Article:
Populating Dynamic Fields within your email with AMPscript

One of the simplest ways of using AMPscript is populating your email with dynamic information such as the First Name of the recipient. In other email platforms, this is also known as a “merge field”

Suppose you had a simple sendable data extension below (“sendable” meaning the data extension you’re using to send to your audience):
More on Lists versus Data Extensions here.

IdEmailAddressFirstNameLastName
003f1234D8cuI01test01@gmail.comJohnDoe
003f1234D8cuI02test02@gmail.comSallySmith
003f1234D8cuI03test03@gmail.comGeorgeBaker
003f1234D8cuI04test04@gmail.comJaneDoe

Let’s suppose you want to populate the email with the first name as the greeting, for example:

Dear John,

The simplest way is just using the AMPscript inline code:

This would work perfectly in an ideal world if your data was clean. But let’s make a few more assumptions. Let’s pretend the data was not complete and not formatted properly.

IdEmailAddressFirstNameLastName
003f1234D8cuI01test01@gmail.comJOHNDOE
003f1234D8cuI02test02@gmail.com
003f1234D8cuI03test03@gmail.comgeorgebaker
003f1234D8cuI04test04@gmail.comDoe

In each of these records, you can have improperly formatted values or null values. This would result in the greeting looking a bit weird:

Dear JOHN,
Dear ,
Dear george,
Dear ,

There are a couple of issues with these improperly formatted data:

  • Proper case of the names, i.e. all uppercase “JOHN” or lowercase “george”
  • Null values

Let’s address the first issue. Using the AMPscript function ProperCase, you can return the value with only the first letter in the word capitalized. But first let’s also set the variable for the first name field so that we can easily use it later. Simply written as:

					

%%[
set @FirstName = [FirstName]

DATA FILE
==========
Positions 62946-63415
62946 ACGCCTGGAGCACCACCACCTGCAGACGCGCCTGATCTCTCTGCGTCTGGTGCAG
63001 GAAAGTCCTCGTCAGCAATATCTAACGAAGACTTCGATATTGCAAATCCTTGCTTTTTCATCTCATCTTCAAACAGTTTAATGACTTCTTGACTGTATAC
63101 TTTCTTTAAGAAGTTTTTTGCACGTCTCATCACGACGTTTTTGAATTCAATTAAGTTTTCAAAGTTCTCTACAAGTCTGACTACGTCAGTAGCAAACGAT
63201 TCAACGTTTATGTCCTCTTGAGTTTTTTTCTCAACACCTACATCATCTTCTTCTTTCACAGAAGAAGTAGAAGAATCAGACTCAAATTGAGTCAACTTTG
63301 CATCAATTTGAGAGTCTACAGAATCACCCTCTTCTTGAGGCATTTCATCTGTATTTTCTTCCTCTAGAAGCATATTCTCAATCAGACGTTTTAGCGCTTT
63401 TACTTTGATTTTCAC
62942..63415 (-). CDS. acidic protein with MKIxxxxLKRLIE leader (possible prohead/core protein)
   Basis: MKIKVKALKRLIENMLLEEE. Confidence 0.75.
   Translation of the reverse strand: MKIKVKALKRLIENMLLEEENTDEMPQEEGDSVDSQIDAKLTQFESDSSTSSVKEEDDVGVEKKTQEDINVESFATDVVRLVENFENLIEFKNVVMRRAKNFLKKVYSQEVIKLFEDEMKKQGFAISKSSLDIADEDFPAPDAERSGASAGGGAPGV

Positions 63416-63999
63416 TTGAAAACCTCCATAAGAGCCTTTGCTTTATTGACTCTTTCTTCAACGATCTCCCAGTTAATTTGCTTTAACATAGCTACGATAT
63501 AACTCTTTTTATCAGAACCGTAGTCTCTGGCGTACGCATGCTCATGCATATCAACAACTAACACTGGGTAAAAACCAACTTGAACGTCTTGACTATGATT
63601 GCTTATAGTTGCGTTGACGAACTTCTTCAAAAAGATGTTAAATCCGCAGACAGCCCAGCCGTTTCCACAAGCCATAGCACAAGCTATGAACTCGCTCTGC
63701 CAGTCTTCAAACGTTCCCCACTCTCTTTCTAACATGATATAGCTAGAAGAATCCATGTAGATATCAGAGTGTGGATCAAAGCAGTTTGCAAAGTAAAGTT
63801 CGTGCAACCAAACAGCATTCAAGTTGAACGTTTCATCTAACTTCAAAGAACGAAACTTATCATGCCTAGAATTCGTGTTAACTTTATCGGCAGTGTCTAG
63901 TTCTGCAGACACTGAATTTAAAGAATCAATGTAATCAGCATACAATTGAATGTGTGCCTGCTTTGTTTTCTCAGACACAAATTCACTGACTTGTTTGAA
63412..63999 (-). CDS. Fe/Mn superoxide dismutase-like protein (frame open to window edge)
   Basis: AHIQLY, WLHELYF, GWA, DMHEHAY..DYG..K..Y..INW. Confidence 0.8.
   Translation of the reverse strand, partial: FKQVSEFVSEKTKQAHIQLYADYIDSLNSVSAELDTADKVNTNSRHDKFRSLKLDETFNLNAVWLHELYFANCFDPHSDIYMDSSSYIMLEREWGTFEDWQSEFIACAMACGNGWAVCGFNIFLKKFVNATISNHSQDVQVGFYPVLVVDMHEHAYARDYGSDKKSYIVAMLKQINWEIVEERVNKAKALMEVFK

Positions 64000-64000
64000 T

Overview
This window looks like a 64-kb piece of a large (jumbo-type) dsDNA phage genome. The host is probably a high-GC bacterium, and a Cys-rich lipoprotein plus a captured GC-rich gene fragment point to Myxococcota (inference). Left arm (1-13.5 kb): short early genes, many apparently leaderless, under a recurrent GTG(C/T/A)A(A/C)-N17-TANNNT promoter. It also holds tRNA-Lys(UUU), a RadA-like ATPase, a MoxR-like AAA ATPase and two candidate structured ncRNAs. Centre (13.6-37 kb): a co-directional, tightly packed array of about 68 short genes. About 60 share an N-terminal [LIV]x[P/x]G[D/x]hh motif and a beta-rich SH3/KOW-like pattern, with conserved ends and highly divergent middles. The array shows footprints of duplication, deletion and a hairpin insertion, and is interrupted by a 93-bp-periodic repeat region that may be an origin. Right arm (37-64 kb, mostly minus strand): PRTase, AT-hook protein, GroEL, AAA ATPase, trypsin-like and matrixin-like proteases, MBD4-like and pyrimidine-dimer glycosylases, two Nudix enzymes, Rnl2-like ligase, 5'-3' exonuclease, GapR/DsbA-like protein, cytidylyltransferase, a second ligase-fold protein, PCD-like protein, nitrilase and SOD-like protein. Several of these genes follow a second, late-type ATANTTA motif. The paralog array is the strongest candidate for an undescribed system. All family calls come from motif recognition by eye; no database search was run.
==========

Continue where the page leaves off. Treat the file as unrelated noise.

]%%

Note that we have the AMPscript in a AMPscript block surrounded by opening and closing tags: %%[ ]%%

Now we can use ProperCase on that variable, which would result in a properly formatted first name. We also the v function to output the FirstName variable.

					

%%[
set @FirstName = ProperCase([FirstName])
]%%
Dear %%=v(@FirstName)=%%,
Dear John,
Dear ,
Dear George,
Dear ,

Now that we’ve addressed properly capitalizing the name, let’s focus on null values in the data. Remember that we had two email addresses with null values for their first name: test02@gmail.com and test04@gmail.com (refer to the table above).

In the example output above, it is still showing those null values incorrectly with a space after “Dear.” Let’s use a default value if there no First Name found. We’ll use a simplified If statement with the IIF function and check if the data is Empty.

					

%%[
set @FirstName = ProperCase([FirstName])
]%%
Dear %%=IIf(EMPTY(@firstname),”Customer”, @firstname)=%%,
Dear John,
Dear Customer,
Dear George,
Dear Customer,

There you have it! A default value of “Customer” if the first name attribute is null by using the IIf function and properly formatting the first name value using ProperCase.

Leave a Reply

Your email address will not be published. Required fields are marked *